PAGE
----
By his own admission, Sam Fiorella used to be “incredibly ignorant” about mental illness.
“I knew what schizophrenia was, I knew what anorexia was,” he told The Southern Gazette on Thursday, May 9 at the Calvary Pentecostal Church in Marystown. There, a bright yellow Friendship Bench had just been presented to the local campus of Keyin College.
Fiorella didn’t realize anxiety and depression were forms of mental illness, and he certainly didn’t think it was something that could affect someone in his own family.
Then he lost his 19-year-old son, Lucas, to suicide in 2014.
In the aftermath of the tragedy, Fiorella co-founded the Friendship Bench, an organization to raise awareness about mental health.
He’s often asked, why a bench?
“You sit on a bench to talk to people. That’s what you do on it. So the bench really represents peer-to-peer conversation and that’s what the whole program is about, inspiring peer-to-peer conversation,” Fiorella explains.
It’s symbolic, he says, and a call to action to take some time to stop and forget life’s stresses.
“Because the more we make it okay for people not to be okay and accept that we all have failings when it comes to our mental health in some capacity, the more likely it is that those people will feel comfortable enough to get help from a professional.”
The goal of the Friendship Bench initiative is to place a yellow bench in every post-secondary school in Canada. There are now over 50 scattered across the country.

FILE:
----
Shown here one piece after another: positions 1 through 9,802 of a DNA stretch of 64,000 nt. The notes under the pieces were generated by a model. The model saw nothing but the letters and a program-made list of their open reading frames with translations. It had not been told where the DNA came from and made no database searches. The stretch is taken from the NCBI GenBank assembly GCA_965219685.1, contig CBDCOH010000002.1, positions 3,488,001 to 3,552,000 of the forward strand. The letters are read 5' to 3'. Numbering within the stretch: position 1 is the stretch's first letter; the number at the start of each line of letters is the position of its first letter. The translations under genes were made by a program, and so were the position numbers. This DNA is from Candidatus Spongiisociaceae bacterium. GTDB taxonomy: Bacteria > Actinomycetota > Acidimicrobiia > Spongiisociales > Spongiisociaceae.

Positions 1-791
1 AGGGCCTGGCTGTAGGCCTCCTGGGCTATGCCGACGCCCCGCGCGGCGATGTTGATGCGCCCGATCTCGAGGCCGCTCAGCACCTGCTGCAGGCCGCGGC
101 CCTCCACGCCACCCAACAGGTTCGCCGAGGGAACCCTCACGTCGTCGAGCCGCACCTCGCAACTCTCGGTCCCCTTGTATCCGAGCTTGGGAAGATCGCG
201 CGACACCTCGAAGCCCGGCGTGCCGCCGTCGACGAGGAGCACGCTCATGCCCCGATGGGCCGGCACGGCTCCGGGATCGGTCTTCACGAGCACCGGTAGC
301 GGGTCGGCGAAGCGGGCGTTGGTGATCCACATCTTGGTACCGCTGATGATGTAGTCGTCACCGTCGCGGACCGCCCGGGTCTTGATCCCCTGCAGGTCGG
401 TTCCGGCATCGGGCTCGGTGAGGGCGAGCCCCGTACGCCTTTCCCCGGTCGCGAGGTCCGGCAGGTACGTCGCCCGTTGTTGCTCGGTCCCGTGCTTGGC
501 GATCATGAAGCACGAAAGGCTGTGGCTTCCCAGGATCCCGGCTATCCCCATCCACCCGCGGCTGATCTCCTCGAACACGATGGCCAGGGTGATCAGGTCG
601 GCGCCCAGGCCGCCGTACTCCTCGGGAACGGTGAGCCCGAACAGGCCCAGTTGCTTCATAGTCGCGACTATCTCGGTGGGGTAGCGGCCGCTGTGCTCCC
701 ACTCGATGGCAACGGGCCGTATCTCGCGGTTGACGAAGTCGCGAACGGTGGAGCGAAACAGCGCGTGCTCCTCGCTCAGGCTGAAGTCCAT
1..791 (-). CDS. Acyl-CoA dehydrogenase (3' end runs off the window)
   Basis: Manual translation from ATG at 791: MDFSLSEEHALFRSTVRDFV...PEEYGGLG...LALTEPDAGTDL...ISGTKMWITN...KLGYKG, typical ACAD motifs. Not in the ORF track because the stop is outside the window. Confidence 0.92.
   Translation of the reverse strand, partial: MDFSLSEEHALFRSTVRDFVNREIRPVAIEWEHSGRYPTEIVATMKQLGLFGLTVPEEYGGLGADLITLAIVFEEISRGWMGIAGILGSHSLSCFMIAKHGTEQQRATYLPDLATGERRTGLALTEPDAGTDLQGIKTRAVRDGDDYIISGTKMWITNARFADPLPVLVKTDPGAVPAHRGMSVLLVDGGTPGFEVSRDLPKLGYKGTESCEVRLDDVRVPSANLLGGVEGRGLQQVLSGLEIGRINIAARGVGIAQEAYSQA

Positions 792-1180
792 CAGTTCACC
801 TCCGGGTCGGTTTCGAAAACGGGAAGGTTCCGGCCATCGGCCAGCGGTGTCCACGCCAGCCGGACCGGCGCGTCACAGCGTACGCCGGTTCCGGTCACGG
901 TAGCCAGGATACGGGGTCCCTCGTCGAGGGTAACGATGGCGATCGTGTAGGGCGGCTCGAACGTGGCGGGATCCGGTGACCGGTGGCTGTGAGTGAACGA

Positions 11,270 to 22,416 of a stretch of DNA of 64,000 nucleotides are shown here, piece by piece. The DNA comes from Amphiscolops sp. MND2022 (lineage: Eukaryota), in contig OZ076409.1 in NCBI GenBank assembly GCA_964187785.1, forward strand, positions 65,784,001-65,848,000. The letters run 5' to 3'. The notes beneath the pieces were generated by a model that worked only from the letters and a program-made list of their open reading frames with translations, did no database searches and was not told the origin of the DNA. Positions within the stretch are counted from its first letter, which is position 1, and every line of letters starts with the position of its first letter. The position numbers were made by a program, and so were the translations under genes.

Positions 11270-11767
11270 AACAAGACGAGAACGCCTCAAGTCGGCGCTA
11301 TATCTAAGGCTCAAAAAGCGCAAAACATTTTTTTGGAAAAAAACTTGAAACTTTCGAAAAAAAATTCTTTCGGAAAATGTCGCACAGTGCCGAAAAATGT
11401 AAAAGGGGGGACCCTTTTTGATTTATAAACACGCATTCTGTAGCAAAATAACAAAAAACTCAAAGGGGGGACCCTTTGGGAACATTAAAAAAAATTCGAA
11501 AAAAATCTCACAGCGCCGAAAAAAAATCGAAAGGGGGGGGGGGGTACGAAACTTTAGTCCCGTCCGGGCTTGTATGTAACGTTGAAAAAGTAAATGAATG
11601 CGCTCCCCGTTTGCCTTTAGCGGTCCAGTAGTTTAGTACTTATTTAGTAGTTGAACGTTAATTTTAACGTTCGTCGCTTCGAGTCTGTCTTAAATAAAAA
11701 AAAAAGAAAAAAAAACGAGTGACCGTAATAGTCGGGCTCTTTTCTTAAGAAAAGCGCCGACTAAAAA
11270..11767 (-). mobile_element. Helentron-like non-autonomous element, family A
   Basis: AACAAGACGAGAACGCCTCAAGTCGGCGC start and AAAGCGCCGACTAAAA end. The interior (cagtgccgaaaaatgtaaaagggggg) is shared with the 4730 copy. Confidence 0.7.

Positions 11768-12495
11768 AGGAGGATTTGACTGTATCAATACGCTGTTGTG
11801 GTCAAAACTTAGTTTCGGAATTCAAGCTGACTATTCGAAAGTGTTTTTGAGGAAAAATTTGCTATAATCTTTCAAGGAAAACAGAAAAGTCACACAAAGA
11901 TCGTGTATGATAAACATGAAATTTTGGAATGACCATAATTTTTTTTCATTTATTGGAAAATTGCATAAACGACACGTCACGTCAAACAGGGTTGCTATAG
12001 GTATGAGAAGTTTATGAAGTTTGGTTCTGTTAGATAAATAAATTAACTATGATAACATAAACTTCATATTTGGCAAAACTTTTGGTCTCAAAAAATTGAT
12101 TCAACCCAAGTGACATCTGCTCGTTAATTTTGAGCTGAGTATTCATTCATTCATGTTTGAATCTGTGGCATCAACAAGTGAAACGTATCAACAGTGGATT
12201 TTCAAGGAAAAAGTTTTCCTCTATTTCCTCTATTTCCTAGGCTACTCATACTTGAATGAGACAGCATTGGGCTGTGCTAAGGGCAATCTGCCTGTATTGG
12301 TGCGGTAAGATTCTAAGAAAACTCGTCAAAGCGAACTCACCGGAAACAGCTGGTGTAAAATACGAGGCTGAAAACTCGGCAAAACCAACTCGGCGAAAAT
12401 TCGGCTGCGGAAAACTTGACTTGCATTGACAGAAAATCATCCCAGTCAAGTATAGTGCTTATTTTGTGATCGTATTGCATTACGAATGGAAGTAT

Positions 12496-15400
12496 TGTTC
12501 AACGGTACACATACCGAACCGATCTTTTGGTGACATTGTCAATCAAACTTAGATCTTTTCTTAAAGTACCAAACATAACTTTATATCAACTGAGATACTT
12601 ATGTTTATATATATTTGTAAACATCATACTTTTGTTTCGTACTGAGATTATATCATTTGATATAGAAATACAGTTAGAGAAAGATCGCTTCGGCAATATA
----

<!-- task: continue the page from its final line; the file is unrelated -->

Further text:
The bench at Keyin College in Marystown is the first to be located at a post-secondary college in Newfoundland and Labrador. It all began when Loretta Lewis, principal at the campus, began corresponding with Fiorella after seeing a social media post about two years ago.
The back-and-forth exchanges continued until Lewis recently received a call informing her the campus would be recipient of the bench, courtesy of the organization.
Lewis, who noted the campus has lost students to suicide, said the bench is an acknowledgement of the important work the school has done to connect with students, show care and push for change.
“That bench will be a safe place … it’s going to be a grounded space,” she told The Southern Gazette.
Fiorella said his son was aware people were suffering in silence like himself.
“He was doing this work well before I knew anything about it,” he said.
“So, the entire program was not anticipated, but it was inspired by the work he was already doing. In his 19 years, he’s done more than I’ve done in my 52, so I’m just trying to honour his life by keeping his work going.”